Following the 2015 incident on I-94 in Minneapolis, 51 people were arrested. In the 2016 incident — which followed the grisly, live-streamed Internet broadcast of Castile’s death — more than 100 people were arrested while 21 law enforcement officers were reported injured. A University of Minnesota police officer had a cement block dropped on his head. Zerwas said that officer may never work again.

The 2017 incident, uneventful by comparison, resulted in 18 arrests. It followed the acquittal of Officer Jeronomo Yanez on manslaughter charges in Castile’s shooting.

Holding with is liberal House colleagues, Lesch maintains race was a major factor in the criminal charges lodged against freeway protesters. As evidence, he pointed to a January 2017 women’s march on the Capitol after Donald Trump’s inauguration. It attracted 100,000 marchers — many of them suburban and white — to a rally permitted for just 2,000 participants, he said.

“That means there were 98,000 people who were guilty of unlawful assembly in St. Paul that January — the same charges as the folks on the highway,” he said. And yet only one person, a counterdemonstrator, was ever charged, Lesch said.

“Those 100,000 folks, I guarantee you, they blocked traffic,” Lesch said. “They were breaking the law. And yet not a single person was up in arms about that.”

That case is not analogous, Zerwas replied, because that march didn’t cause mass travel disruptions.

Those demonstrators arrived on the freeways and light rail trains — they didn’t block them, Zerwas said. His bill only protects access to freeways, airports and mass transit — not city streets like John Ireland Boulevard, which was flooded by the women’s march, he said.

Zerwas asserted that disruptive tactics from groups like Black Lives Matter actually harm their cause.

“We had a time period where their go-to message and tactic was ‘shut it down’ — shut down the mall on the biggest shopping day of the year; shut down the airport on the biggest travel day of the year; shut down the freeway,” Zerwas said. “To what end?”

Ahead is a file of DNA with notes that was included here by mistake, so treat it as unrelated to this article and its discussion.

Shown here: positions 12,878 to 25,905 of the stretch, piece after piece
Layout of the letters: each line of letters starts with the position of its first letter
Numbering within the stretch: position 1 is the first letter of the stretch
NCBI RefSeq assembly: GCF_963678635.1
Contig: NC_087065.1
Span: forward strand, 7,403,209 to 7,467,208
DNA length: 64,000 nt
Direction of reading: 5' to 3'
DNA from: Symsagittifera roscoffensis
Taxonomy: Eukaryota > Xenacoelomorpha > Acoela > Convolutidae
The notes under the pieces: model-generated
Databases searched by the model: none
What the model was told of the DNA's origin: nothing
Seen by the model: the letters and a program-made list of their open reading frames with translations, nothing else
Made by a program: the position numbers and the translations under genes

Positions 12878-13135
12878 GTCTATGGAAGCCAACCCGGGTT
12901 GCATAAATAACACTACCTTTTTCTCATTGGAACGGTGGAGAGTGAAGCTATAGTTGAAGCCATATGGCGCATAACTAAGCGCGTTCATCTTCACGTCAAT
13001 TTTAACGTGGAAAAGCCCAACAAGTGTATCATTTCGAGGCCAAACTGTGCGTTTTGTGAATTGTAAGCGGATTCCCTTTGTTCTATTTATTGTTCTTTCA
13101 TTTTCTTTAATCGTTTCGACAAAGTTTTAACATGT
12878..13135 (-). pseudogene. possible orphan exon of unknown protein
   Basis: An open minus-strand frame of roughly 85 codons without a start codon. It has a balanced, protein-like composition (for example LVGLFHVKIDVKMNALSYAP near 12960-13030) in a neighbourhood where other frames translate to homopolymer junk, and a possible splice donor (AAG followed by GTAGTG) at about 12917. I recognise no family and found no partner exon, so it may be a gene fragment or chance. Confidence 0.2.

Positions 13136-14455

Political influence

At one point Schimke asked Zerwas whether the Clark and Castile protests could have attracted media attention needed to communicate their cause without the freeway shutdowns.

“I think those conversation absolutely would happen,” Zerwas said. “They happened across the country.”

“You would not have had the first prosecution of a police officer in the state of Minnesota for killing a black man,” Lesch said, “if those protests had not occurred.”

That surprised Zerwas. “As a former prosecutor,” he said to Lesch, “do you really believe that the county attorney’s office saw the evidence and their ability to prove it differently because people were on the freeway?”

“Yes,” Lesch said. “The county attorney in an elected position. … He makes decisions based upon public sentiment.”

Schimke asked Lesch whether mass-transit stoppages just lead to deeper polarization by making disruption the focus of conversation rather than protesters’ feelings of injustice.

Lesch acknowledged that protesters sometimes overplay their hand. But he said “deep injustices” underlie virtually every protest he has seen. Zerwas and his bill’s supporters, on the other hand, push back merely because they are “annoyed.”

“You know what?” Lesch said. “The protesters are annoyed that their friends and relatives are getting shot when they shouldn’t have. So who has the bigger offense on the table here?”

“We are not talking about annoyances,” responded Zerwas. “We are talking serious health and safety issues. … Regions Hospital was inaccessible from the freeway when that protest occurred.”

Zerwas acknowledged that the ongoing debate has caused him to question the certainty of his position at times. But Tuesday’s dispute changed no minds.

Nothing demonstrated that as clearly as a question about whether any evidence demonstrates that increased criminal penalties deters crime.

“No,” Lesch said.

“Yes,” Zerwas said.

The Lesch-Zerwas debate was the first in what Schimke hopes will be a series of Citizens League debates patterned after his magazine’s “A Good Debate” section. “We want to use format to make people think about new ideas,” Schimke said.